Horsley's Comment

We should commend the introduction, announced this week, of number portability for 13, 1300 and 1800 numbers. This development means that we now have the infrastructure, systems and processes in place to allow customers using expensive services to shop around and switch from their existing provider to one offering a better deal, without sacrificing their existing - very valuable - numbers.

This may have at least two foreseeable consequences. First, as a result of greater competition, prices generally may fall. Secondly, we may see the entry into the marketplace of new providers offering innovative new services. One likely candidate is voice-recognition. By next year, we could see call centres able to provide this cutting-edge service.

Within a year, we might see between ten and twenty new providers offering this and other innovations, as opposed to the mere handful today. For businesses, this means that they should recognise the new range of choices available, review their business needs, and start getting quotes from telecommunications providers.

The damage last week to the SEA-ME-WE 3 cable off Singapore has proved instructive indeed. It turned out to be carrying a large percentage of Australia's Internet traffic to the rest of the world. To Telstra's credit, much of that traffic was diverted to other routes, and within 24 hours more or less normal service was restored. However the accident demonstrated once more the vulnerability of a networked world, and highlighted the value of the newly-commissioned Southern Cross double cable from Australia to the US. This new route is a timely addition to Australia's telecommunications capabilities.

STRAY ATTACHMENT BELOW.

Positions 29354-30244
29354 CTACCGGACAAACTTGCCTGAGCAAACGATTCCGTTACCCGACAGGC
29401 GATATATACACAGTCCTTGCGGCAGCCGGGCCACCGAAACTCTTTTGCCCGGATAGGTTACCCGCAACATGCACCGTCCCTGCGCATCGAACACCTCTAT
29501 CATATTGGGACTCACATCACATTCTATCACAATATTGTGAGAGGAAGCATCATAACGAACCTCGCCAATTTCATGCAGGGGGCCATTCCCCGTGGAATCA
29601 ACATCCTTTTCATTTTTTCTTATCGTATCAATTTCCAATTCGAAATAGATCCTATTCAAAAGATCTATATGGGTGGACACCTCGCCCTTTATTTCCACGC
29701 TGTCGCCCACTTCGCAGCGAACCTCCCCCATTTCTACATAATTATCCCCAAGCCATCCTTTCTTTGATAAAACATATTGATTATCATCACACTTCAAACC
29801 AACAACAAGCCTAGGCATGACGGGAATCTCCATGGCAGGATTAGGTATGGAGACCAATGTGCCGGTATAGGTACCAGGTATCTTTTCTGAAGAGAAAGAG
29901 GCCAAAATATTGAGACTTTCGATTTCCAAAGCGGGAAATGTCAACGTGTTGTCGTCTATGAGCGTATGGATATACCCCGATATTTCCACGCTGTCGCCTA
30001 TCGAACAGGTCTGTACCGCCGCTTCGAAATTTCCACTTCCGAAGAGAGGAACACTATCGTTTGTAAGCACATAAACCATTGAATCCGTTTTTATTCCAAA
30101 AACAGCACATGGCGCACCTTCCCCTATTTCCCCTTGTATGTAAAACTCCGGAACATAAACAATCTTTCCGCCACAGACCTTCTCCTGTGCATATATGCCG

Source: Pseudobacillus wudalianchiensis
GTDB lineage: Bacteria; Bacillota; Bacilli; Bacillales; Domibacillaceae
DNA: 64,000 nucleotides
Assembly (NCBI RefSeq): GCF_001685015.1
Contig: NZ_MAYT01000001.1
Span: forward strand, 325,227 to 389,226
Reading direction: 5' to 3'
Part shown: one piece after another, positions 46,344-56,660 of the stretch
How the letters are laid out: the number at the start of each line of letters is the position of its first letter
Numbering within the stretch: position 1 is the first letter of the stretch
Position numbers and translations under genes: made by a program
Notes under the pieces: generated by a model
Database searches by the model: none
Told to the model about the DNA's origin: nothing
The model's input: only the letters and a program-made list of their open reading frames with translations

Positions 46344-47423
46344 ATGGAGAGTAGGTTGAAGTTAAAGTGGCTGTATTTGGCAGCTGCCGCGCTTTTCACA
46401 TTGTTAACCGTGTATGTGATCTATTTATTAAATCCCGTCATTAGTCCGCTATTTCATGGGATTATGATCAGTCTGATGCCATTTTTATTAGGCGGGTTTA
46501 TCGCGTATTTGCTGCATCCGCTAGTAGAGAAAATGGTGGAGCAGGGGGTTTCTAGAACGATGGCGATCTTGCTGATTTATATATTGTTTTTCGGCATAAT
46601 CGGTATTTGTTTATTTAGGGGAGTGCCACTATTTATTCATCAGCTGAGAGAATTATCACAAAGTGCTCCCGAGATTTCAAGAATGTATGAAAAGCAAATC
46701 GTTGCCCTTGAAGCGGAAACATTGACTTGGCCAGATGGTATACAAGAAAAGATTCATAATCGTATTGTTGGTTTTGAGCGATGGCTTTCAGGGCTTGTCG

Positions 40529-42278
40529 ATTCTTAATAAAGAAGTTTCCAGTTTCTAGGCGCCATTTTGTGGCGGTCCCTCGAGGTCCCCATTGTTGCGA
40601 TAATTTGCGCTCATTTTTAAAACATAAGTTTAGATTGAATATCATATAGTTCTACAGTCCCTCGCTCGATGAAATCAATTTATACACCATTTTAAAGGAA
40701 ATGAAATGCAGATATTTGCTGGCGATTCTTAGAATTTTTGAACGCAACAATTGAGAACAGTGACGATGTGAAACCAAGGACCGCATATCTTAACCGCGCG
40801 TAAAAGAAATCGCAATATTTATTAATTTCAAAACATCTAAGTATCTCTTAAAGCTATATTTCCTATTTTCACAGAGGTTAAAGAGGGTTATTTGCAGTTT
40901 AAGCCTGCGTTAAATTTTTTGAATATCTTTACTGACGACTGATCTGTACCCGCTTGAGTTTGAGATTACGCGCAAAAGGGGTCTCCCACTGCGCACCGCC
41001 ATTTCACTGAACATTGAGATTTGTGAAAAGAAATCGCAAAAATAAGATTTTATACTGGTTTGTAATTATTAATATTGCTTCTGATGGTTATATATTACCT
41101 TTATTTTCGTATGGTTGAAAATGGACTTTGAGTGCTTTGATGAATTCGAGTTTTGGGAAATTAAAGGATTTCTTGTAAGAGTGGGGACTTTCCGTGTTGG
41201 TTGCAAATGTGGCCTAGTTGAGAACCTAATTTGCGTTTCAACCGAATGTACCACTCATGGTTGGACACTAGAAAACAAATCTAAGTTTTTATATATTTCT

The damaged cable will be repaired soon, but the incident points to the need for all players - carriers, ISPs and business users - to recognise that failures will inevitably occur in the future, and to plan enough redundancy to ensure reliability of service. Business users may justifiably expect carriers to provide redundant paths, but they can also safeguard their own interests by splitting their traffic over more than one provider.

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